The world’s airlines nudged up their profit forecasts for 2013, reflecting growing confidence in the global economy and the financial performance of airlines, the International Air Transport Association said on Wednesday.
The association, which represents about 80 per cent of global carriers, said it expects the $671 billion global airline industry to make a net profit of $10.6 billion this year, up from an earlier forecast of $8.4 billion, and well above the $7.6 billion achieved in 2012.
“Against a backdrop of improved optimism for global economic prospects, passenger demand has been strong and cargo markets are starting to grow again,” said Tony Tyler, IATA’s director general and chief executive.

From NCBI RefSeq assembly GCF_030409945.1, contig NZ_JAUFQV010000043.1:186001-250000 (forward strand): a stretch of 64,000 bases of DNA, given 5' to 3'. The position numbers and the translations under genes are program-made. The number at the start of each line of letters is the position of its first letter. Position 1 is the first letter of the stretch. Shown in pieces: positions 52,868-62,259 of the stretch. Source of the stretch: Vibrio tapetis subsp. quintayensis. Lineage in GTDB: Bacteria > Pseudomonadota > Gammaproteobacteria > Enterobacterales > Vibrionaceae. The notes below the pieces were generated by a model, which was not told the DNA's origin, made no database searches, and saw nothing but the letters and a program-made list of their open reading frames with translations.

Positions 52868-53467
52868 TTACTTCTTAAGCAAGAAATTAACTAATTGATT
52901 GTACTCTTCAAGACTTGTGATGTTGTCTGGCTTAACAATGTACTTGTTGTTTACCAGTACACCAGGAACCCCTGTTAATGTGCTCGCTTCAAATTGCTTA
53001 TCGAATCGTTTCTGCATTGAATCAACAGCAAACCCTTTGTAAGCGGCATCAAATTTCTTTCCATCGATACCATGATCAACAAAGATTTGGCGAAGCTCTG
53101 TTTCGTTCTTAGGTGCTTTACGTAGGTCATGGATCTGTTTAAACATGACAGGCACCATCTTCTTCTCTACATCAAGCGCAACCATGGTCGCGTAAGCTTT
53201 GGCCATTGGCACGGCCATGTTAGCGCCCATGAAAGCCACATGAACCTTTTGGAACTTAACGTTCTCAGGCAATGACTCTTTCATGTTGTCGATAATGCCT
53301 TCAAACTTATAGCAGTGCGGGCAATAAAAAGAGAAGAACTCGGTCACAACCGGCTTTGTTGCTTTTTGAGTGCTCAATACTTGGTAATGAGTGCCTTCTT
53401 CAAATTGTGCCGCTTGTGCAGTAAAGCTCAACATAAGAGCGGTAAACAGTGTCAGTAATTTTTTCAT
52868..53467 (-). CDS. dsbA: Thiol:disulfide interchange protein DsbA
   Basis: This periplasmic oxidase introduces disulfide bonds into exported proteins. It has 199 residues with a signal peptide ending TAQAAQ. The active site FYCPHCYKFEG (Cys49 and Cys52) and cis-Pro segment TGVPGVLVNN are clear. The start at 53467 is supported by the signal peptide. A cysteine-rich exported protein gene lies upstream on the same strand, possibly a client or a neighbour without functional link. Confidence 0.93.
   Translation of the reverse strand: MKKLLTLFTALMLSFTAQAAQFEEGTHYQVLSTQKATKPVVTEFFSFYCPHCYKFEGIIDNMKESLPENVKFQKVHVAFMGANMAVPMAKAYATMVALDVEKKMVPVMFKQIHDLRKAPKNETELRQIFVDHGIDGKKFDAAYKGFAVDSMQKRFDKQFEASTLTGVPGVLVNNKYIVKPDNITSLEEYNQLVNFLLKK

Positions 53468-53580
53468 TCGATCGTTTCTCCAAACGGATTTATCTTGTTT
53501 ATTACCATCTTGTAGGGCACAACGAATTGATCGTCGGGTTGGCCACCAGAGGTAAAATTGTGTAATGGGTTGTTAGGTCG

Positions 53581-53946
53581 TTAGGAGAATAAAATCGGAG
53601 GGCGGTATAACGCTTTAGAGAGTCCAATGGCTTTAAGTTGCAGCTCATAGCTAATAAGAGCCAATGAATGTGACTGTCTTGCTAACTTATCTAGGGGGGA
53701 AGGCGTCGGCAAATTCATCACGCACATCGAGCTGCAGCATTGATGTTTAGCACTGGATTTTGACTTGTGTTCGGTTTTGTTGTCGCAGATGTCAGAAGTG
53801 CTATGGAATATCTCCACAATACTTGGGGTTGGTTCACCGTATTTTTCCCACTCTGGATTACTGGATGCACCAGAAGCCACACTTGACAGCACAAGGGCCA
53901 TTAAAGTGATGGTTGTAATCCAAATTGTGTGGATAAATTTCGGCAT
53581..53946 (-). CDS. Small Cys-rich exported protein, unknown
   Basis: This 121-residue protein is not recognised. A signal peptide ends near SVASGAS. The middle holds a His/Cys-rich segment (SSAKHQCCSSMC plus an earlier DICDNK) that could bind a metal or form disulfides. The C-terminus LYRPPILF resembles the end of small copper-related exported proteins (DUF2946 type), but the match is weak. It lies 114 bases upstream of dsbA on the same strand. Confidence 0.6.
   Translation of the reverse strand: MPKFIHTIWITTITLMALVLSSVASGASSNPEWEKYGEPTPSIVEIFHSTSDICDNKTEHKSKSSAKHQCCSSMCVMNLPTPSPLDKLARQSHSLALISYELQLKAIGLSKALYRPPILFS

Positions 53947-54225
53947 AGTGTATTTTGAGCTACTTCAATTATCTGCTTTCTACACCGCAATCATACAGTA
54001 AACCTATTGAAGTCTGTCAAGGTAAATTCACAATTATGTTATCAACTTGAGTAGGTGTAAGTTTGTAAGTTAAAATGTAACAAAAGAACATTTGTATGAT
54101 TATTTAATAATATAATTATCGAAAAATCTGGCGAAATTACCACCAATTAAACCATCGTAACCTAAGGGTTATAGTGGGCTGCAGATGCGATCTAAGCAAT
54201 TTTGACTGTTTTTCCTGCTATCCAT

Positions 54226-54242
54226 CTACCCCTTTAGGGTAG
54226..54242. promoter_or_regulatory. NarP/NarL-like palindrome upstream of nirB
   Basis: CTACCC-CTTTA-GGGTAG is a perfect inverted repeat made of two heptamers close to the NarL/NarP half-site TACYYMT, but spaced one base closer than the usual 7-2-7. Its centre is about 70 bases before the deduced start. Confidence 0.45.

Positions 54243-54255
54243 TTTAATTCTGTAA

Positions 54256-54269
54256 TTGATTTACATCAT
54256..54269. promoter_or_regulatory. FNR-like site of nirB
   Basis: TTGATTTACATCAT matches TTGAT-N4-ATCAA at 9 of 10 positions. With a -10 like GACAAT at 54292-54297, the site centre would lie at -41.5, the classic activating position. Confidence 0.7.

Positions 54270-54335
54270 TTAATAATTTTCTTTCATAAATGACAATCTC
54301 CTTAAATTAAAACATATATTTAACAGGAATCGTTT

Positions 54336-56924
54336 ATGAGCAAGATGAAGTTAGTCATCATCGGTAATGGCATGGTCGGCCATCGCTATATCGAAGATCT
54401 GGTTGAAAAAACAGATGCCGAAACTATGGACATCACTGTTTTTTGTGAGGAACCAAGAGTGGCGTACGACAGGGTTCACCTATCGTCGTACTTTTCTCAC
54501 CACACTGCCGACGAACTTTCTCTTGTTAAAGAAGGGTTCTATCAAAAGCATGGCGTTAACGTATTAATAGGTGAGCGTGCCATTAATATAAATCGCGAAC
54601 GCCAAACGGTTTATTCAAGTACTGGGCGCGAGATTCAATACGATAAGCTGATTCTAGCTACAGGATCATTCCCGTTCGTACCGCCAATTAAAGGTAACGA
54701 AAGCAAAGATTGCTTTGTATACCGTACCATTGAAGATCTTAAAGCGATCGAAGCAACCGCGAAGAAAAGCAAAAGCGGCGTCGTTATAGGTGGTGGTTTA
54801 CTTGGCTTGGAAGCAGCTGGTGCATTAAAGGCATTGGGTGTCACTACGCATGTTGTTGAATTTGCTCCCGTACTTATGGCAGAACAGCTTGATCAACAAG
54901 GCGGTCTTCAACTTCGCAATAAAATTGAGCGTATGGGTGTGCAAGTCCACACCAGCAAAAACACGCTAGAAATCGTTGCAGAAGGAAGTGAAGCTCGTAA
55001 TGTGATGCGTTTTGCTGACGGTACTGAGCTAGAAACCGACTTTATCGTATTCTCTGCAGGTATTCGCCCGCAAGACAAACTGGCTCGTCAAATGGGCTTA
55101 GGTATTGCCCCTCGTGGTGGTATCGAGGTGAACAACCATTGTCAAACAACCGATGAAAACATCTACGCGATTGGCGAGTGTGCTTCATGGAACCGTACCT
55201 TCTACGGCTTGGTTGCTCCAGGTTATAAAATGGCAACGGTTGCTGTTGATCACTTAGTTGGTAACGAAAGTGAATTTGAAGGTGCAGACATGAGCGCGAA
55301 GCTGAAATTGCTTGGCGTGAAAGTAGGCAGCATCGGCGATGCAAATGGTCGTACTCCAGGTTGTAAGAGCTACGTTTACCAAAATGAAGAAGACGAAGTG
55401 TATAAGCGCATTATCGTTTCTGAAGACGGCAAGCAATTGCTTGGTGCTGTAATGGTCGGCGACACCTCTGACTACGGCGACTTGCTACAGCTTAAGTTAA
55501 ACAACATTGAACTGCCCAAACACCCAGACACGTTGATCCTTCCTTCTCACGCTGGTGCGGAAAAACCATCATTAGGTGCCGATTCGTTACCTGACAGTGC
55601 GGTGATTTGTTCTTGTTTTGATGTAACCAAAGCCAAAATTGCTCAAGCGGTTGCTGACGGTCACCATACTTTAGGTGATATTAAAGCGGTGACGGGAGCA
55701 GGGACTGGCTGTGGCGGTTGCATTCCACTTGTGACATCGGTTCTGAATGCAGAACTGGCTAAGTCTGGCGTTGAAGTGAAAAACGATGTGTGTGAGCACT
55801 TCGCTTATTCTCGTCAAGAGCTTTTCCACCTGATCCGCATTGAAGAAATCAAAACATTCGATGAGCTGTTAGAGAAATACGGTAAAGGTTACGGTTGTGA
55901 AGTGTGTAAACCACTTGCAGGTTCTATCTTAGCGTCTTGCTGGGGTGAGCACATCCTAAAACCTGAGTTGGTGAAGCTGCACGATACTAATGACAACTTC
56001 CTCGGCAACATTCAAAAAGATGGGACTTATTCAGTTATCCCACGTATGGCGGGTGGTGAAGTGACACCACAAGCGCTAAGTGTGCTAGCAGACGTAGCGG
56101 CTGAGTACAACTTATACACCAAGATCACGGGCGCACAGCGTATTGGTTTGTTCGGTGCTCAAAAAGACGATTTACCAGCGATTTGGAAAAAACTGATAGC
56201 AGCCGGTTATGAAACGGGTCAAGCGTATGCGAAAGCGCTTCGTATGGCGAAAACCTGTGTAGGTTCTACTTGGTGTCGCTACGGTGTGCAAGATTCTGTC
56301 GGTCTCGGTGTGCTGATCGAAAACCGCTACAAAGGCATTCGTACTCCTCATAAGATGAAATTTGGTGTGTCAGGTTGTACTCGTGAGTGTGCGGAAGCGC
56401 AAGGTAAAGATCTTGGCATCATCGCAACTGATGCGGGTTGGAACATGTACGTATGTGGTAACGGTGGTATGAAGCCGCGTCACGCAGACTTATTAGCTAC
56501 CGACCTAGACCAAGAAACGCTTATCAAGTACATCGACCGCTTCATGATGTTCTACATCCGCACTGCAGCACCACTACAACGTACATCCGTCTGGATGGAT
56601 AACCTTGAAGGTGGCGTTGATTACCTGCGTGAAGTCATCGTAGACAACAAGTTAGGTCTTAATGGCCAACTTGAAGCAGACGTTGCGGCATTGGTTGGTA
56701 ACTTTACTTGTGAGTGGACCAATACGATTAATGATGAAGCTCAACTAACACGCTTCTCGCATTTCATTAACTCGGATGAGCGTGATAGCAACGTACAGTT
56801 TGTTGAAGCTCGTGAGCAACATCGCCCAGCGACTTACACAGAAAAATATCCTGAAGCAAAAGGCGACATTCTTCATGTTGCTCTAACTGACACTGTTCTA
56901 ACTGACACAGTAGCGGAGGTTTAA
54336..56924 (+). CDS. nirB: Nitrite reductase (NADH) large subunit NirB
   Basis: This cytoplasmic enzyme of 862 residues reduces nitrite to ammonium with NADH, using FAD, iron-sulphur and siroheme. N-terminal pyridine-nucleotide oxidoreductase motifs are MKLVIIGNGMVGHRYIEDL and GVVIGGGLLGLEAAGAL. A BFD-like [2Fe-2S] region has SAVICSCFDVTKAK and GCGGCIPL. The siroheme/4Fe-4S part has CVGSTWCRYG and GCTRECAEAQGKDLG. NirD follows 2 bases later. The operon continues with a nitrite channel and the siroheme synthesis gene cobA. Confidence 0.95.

IATA cautioned that the Eurozone risked a renewed crisis from the situation in Cyprus, and that its forecast was based on the Eurozone remaining stable. The association noted that airline stocks have climbed seven per cent so far in 2013, despite a five per cent rise in the price of jet fuel.
Rising revenue and better margins are driving higher profits, it said. Revenue is forecast to hit $671 billion this year, compared with the prior forecast of $659 billion. Margins are expected to widen slightly, to 1.6 per cent after tax, compared with the prior forecast of 1.3 per cent, but they remain slender.
Passenger traffic is forecast to rise by 5.4 per cent compared with an earlier forecast of 4.5 per cent, while cargo activity – a sensitive barometer of world trade — is forecast rising 2.7 per cent, compared with a forecast of 1.4 per cent previously.